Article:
Thursday, March 16, 2017

Search and Rescue in the Typhoon Shelter

Joanna and I both woke up at about 2:30 am this morning to the sound of helicopters making close
and repeated passes above the Typhoon Shelter.

This is invariably bad news, and cause for concern. It may mean that there is a fire on the hillsides of the peaks surrounding the Shelter, and the fire control helicopters are making water or chemical drops to try to suppress it, or hikers injured and in need of rescue. That there is a building fire at one of the shipyards or high rise condos on shore that may threaten to spread to Watermark and other boats. Or that a boat in the Shelter is on fire, with the possibility of exploding its gas canisters or fuel, or sinking. That there has been a collision of ferries or boats off shore that may sweep survivors or bodies onto the coast, the sea wall, or into the Shelter itself. That someone has fallen off the seawall, or a man overboard of one of the boats, or a suicide. There may have been smugglers trying to make their get-away from the Marine Police. Or even a response to the sounds of automatic gunfire.
All of these events have actually happened during our time in the Typhoon Shelter. All of these possibilities run through our minds as we hear the sounds in the darkest hours of the night and try to count the rotors.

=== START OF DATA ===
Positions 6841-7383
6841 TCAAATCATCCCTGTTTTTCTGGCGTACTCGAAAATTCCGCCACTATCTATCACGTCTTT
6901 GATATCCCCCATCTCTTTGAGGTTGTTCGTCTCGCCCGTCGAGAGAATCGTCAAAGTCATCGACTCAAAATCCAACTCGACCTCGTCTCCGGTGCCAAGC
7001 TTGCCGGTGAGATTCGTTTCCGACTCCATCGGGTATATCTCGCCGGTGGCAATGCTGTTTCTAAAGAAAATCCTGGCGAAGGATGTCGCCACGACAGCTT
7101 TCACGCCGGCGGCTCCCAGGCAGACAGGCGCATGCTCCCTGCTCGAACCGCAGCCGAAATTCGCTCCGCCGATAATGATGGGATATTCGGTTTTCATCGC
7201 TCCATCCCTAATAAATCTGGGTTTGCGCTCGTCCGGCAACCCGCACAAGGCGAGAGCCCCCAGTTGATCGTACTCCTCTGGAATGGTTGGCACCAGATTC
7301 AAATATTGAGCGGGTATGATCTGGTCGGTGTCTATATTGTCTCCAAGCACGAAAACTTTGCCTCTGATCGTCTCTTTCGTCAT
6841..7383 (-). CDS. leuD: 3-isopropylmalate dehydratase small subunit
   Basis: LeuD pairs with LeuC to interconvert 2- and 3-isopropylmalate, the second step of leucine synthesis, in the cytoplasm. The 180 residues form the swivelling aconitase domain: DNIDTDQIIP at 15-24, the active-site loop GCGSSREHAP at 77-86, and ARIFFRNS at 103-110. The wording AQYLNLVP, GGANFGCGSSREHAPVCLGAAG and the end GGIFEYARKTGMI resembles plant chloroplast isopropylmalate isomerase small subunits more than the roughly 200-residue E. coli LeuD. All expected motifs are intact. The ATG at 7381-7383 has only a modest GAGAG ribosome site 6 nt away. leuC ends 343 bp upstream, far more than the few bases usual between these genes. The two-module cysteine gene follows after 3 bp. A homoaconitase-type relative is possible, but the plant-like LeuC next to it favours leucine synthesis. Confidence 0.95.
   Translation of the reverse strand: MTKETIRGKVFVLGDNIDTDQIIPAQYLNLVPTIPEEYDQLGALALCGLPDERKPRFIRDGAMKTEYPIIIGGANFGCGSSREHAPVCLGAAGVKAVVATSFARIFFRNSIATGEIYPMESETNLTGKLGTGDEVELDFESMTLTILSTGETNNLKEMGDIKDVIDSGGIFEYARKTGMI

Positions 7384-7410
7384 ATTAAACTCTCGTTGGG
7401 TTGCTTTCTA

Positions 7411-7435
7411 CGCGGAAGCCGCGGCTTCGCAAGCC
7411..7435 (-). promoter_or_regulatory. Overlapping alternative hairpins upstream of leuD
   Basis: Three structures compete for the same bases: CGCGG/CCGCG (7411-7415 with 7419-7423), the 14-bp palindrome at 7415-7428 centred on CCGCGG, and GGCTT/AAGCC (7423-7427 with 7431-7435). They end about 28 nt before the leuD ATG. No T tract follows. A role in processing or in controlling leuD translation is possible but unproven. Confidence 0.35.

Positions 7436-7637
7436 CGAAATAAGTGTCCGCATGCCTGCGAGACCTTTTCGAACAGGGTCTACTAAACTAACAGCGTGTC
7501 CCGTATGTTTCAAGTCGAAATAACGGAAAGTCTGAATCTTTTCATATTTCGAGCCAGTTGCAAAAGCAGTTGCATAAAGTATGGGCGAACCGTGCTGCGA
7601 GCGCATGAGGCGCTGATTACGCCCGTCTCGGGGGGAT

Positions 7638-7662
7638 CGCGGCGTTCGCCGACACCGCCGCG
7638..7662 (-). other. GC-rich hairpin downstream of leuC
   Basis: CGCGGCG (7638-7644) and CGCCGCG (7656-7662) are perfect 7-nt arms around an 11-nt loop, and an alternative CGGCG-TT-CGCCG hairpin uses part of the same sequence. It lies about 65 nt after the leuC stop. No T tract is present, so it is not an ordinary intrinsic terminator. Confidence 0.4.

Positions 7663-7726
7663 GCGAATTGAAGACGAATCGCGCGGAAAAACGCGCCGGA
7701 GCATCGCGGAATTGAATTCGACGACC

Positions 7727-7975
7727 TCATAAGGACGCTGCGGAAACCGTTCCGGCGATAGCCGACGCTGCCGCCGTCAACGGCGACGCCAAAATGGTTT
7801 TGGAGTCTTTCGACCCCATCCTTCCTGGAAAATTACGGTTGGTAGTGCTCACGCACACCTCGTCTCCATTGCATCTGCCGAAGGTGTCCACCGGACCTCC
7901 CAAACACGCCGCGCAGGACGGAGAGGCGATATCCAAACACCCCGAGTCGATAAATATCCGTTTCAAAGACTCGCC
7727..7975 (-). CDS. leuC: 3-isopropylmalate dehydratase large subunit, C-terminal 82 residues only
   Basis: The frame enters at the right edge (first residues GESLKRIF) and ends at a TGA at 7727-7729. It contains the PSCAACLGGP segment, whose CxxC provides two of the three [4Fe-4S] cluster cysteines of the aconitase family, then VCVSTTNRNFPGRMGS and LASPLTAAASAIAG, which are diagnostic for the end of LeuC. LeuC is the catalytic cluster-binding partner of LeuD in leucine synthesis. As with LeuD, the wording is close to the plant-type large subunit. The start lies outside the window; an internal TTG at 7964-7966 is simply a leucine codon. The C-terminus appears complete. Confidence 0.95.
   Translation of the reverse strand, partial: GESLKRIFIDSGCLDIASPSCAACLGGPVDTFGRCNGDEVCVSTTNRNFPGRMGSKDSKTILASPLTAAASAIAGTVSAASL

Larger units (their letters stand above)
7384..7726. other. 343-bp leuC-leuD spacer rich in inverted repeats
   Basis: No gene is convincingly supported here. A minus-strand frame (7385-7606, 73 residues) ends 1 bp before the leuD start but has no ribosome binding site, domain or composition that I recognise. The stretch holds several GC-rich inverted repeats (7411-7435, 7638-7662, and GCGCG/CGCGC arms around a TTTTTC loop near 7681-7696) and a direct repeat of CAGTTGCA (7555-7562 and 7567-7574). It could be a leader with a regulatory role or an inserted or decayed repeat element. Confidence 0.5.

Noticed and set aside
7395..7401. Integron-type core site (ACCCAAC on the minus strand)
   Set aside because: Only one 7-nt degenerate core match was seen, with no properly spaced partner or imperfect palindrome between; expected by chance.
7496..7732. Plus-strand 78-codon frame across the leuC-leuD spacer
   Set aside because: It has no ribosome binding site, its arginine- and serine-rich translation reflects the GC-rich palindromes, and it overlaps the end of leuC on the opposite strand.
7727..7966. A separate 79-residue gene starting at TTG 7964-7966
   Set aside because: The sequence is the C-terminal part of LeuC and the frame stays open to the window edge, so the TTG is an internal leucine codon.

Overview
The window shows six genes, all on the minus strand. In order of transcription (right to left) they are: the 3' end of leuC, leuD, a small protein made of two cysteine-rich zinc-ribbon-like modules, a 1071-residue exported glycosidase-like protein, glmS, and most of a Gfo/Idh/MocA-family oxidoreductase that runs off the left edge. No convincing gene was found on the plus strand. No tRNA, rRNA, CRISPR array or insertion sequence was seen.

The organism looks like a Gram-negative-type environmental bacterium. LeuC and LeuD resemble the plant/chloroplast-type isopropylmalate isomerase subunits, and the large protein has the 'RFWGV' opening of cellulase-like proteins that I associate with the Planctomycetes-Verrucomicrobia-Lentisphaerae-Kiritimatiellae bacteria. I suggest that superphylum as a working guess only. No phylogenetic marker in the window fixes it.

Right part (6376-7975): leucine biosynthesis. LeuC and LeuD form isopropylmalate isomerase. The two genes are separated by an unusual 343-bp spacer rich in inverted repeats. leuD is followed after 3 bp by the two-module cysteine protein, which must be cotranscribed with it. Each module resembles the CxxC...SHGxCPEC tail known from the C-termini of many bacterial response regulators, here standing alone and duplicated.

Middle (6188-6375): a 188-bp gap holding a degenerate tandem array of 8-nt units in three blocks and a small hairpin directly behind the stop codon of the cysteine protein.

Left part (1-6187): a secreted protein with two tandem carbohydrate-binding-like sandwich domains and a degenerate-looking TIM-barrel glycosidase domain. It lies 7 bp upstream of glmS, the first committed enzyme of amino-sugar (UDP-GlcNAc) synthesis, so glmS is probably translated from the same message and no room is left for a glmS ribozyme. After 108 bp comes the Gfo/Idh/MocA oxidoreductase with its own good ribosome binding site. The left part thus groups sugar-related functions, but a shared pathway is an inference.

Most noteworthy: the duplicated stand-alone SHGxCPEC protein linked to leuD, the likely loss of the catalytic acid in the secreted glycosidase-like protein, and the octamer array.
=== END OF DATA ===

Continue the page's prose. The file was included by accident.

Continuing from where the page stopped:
So, after a sleepless night, the story today, reported in a Chinese language newspaper:
A very drunk gentleman decided that he could dive off of the Ap Lei Bridge (which connects Hong Kong Island to the island of Ap Lei Chau, and spans the Aberdeen Channel) and swim to the Jumbo Restaurant floating in the middle of the Typhoon Shelter. He then made his dive. He survived. He made the swim towards Jumbo. He survived. He told his rescuers "Thank you", but that three or four others had jumped off the bridge with him, how were they?

So there were not only the multiple helicopters we heard, but Marine Police Cutters and "go-fast boats", Fireboats, emergency Rescue and Recovery scuba divers, Hong Kong Police on shore, ambulances, and other emergency responders in a search and rescue attempt through the early morning hours to save the lives of his friends who had joined him in diving off of the bridge.
In reports this morning, it turns out that the others in the water were non-existent. Either his friends did not join him in his jump, or he only imagined he had friends who were willing to followed him off the bridge.

A much better ending to this morning's story than it could have been.